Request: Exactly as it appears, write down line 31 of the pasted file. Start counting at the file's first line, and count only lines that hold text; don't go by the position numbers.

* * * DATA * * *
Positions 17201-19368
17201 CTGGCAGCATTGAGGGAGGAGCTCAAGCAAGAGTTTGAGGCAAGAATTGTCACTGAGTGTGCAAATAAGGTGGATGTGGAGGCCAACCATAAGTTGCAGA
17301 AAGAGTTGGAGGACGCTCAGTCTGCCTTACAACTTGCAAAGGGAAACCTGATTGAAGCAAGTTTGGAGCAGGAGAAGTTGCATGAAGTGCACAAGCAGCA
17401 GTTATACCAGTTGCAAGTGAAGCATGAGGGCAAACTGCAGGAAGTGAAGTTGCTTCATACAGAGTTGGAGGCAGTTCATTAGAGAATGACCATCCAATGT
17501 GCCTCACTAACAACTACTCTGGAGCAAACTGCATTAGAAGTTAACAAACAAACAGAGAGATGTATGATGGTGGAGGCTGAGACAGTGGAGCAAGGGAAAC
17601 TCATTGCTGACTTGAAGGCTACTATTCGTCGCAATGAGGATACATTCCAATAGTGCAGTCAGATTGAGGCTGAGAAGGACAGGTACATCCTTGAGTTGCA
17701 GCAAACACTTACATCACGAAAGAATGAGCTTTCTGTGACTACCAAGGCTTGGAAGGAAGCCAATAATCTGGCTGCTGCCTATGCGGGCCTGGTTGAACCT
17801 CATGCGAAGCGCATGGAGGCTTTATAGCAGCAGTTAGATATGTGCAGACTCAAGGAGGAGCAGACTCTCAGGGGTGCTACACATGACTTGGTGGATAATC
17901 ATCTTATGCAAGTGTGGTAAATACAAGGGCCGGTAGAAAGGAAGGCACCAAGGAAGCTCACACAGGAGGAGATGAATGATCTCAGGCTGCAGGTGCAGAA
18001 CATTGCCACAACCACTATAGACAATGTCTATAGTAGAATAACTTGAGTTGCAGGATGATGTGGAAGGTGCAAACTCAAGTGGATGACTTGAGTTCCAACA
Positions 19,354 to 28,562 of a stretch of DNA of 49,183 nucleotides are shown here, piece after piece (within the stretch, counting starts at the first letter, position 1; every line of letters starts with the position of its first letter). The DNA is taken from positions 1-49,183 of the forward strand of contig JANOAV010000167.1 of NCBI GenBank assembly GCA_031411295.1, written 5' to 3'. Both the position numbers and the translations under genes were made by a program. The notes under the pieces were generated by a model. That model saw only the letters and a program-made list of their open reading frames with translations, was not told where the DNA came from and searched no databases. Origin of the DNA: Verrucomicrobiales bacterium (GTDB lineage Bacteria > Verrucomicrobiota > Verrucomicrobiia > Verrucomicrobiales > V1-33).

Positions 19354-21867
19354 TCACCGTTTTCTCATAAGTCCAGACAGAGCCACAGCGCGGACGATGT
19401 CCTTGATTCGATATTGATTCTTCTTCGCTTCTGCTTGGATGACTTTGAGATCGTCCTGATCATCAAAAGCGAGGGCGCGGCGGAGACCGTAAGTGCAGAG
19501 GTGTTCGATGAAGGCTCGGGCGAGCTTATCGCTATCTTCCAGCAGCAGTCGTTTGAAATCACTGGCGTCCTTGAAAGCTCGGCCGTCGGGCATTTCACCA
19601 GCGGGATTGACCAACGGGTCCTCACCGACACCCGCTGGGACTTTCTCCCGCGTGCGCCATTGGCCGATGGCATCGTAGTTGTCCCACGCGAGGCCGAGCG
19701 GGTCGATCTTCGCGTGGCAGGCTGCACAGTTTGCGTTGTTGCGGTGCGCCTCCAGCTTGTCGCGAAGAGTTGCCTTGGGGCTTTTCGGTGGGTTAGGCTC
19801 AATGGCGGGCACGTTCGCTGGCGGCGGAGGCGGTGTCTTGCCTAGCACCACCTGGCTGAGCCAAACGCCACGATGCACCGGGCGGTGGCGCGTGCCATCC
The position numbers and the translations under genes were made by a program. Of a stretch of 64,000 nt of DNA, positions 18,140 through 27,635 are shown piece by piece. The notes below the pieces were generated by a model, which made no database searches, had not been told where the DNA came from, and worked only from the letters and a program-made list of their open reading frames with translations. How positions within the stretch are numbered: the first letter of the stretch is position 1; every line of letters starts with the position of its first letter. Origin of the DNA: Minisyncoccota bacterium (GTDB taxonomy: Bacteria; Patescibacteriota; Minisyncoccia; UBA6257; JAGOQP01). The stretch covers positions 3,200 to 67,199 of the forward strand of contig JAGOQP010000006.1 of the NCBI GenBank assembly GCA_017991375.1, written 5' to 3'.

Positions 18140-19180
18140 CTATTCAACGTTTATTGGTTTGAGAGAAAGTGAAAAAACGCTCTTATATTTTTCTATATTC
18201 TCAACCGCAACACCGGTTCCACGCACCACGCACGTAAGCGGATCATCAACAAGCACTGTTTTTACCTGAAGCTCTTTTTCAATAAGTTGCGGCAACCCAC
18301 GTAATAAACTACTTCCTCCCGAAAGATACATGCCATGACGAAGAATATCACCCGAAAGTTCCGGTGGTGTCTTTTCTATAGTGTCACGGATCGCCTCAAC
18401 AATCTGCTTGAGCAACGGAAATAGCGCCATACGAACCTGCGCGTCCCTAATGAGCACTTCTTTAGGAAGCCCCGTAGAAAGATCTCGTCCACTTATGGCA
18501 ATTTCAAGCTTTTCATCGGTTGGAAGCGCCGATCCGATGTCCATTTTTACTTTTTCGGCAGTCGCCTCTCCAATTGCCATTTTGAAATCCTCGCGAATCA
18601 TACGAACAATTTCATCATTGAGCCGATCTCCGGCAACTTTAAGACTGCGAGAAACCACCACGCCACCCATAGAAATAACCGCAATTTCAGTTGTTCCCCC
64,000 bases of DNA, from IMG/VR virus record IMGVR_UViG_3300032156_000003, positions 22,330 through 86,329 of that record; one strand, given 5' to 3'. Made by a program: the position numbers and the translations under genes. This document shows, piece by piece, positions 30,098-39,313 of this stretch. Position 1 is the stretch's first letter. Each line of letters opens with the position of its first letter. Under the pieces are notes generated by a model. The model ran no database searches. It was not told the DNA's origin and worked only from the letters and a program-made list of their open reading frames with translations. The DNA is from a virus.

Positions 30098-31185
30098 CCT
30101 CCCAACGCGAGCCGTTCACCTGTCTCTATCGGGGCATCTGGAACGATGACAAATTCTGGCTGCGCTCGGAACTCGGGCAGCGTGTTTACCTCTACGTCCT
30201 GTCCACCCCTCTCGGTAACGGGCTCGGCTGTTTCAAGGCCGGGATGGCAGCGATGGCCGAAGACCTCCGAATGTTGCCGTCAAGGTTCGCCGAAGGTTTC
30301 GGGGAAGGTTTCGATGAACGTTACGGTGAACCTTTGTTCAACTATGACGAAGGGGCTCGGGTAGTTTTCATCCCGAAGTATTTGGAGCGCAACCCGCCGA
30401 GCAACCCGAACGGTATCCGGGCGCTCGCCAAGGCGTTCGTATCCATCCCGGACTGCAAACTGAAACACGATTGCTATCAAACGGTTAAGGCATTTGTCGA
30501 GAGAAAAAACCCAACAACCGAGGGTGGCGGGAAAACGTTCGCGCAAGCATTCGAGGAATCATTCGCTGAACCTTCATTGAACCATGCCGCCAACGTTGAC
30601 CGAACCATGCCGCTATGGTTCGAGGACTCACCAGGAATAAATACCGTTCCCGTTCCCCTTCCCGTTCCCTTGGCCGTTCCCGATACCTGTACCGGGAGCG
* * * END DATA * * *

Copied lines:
30201 GTCCACCCCTCTCGGTAACGGGCTCGGCTGTTTCAAGGCCGGGATGGCAGCGATGGCCGAAGACCTCCGAATGTTGCCGTCAAGGTTCGCCGAAGGTTTC